OKLAHOMA CITY – The remains of an AMERICAN soldier from Oklahoma City were sent back to their country of origin almost 70 years after he was captured during the Korean War.
Army Sgt. 1st Class Alfred Bensinger Jr. remains arrived Wednesday in a flag-draped casket at will Rogers World Airport in Oklahoma City.
Burial with military honors will be Friday at Fort Sill National Cemetery in Elgin, about 75 miles (about 120 kilometres south-west of Oklahoma City, according to Bensinger’s son, Gary Clayton of El Reno.
Clayton said that he was 2 years old when his father was sent to Korea and that he has no memory of him, not even a photo of the two together.
“I’m just blown away about what the military had done here to get his remains back and to honor him,” Clayton told The Associated Press.
The Department of Defense POW/MIA Accounting Agency — or DPAA — said Bensinger’s remains were among 32 persons found in the vicinity of Unsan, North Korea, in 2005 by a DPAA/Korean People’s Army Recovery Team, and were adopted in July 2017 with the help of DNA.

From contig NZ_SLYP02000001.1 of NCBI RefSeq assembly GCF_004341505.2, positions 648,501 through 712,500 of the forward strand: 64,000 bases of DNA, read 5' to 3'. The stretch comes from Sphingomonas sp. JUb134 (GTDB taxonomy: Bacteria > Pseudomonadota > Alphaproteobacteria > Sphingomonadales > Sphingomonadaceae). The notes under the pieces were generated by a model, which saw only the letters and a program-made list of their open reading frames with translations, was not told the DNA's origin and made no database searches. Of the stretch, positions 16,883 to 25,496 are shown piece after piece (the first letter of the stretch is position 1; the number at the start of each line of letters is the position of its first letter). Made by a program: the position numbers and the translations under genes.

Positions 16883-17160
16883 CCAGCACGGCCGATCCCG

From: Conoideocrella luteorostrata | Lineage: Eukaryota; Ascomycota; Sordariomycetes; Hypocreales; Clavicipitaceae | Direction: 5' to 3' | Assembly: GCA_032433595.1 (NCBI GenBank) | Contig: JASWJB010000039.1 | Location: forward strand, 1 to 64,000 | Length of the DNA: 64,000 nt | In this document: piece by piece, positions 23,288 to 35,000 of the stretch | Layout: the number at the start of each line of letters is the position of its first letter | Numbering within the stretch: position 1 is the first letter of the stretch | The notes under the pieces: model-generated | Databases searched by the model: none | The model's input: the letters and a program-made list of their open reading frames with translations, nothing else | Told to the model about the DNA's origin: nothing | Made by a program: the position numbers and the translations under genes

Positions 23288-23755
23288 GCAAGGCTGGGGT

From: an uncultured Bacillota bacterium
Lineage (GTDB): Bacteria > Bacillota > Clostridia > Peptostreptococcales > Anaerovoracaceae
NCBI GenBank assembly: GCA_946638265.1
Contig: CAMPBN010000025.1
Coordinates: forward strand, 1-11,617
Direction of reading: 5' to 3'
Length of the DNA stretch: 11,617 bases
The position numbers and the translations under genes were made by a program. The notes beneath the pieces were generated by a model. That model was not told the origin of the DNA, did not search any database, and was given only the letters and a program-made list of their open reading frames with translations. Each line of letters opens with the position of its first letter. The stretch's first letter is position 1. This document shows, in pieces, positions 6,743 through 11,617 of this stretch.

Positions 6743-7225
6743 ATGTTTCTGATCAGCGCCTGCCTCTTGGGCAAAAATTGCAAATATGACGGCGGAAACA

Clayton, who said that he changed his last name to that of the man his mother later married, said he had little contact with his father’s family, other than his grandfather, and a chance encounter once with a cousin, although his mother told him that Bensinger brother occasionally visited her.
“My uncle, when I was still very young, he did come. She said that just to check and make sure that I was OK … but I don’t know,” said Clayton.
In addition to a brother, who said Clayton died, his father has a sister who, in the ‘ 90s and the DNA that helped identify it. He said that the plans for attending the funeral.
Clayton said his father had no other children, and that his mother died eight years ago.
Bensinger, 25 at the time, was a member of Company D, 2nd Engineer Combat Battalion 2nd Infantry Division, when he was captured on Nov. 30, 1950. The return of the American Prisoners of war later reported that he died in January 1951 at a POW transient camp, according to the DPAA.
About 7,700 military or civilian personnel remain missing from the Korean War, according to the DPAA.
“Worldwide, there are about 83,000 Department of Defense personnel all over the world that have not been processed yet … going back to the second world War,” said spokesman Chuck Prichard.
“We estimate that about 34,000 repaired, Prichard said. “The rest would be, as deep water losses that we don’t have the technology to get it.”
Clayton said he was notified late last summer that his father had been identified, but decided to wait until Feb. 16 for the funeral, because that would have been his 93rd birthday.